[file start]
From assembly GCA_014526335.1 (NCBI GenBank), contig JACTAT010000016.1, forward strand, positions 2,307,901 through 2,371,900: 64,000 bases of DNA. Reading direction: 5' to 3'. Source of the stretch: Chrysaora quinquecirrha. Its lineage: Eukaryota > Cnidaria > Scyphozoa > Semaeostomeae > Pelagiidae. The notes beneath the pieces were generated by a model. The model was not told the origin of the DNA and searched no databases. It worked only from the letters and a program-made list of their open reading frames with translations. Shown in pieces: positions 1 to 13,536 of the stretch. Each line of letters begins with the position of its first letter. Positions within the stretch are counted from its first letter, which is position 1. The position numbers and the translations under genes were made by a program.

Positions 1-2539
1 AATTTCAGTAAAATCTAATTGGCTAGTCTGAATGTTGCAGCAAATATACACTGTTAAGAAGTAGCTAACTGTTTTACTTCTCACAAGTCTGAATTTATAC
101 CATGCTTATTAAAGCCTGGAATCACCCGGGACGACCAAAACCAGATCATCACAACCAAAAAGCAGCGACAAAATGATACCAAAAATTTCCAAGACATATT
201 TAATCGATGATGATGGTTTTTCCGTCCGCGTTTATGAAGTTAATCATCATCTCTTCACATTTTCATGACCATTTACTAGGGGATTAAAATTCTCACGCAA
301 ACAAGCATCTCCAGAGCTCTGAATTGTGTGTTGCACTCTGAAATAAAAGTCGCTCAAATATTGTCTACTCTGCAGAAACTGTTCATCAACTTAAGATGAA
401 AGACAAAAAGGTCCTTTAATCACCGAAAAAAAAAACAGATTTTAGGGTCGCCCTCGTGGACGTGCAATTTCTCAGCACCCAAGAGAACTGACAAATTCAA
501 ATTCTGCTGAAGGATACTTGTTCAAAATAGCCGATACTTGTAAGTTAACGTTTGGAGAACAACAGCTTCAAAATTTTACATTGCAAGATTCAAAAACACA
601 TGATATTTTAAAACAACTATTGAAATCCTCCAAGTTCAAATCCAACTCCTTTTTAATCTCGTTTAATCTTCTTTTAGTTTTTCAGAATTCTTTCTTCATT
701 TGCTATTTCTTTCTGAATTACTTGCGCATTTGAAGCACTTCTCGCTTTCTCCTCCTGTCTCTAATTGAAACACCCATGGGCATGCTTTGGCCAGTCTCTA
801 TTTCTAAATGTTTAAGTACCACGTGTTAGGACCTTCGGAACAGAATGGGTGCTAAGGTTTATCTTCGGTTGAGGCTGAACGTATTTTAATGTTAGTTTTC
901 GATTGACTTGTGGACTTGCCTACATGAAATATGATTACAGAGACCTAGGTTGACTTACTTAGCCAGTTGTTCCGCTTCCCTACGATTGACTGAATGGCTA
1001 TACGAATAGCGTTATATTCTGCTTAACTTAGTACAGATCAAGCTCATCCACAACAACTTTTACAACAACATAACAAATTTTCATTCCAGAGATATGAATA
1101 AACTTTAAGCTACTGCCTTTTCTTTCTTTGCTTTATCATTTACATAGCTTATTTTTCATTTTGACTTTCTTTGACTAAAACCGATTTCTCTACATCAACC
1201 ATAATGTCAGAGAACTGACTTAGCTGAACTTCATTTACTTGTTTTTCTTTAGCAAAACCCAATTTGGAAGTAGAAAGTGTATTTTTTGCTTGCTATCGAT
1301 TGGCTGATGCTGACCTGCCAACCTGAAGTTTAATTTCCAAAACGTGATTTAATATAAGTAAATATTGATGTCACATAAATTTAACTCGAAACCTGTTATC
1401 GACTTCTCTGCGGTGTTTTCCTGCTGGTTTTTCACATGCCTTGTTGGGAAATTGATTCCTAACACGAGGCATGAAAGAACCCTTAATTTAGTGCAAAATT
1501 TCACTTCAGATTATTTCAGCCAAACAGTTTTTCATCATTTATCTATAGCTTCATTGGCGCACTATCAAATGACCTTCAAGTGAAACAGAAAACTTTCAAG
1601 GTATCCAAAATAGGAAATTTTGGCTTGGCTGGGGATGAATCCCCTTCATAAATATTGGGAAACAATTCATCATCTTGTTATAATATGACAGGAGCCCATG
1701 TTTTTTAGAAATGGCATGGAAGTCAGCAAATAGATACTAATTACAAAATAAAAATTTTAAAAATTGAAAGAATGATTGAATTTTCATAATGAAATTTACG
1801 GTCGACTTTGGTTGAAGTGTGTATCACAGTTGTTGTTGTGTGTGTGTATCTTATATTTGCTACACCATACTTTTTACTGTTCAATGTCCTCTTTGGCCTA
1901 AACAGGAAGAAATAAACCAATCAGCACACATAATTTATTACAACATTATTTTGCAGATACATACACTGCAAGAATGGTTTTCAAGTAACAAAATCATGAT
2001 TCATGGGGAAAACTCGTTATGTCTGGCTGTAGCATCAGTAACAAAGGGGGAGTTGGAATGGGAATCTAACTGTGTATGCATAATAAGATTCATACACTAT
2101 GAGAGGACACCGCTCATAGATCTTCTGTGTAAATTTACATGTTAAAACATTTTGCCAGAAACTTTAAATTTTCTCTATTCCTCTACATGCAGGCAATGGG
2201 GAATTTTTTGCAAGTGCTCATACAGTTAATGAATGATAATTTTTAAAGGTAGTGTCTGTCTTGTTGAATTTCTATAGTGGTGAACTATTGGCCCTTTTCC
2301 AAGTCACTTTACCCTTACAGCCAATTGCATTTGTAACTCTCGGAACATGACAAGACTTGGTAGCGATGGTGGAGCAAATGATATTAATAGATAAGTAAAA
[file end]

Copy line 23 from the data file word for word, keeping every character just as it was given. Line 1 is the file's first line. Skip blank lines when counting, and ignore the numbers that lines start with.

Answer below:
2001 TCATGGGGAAAACTCGTTATGTCTGGCTGTAGCATCAGTAACAAAGGGGGAGTTGGAATGGGAATCTAACTGTGTATGCATAATAAGATTCATACACTAT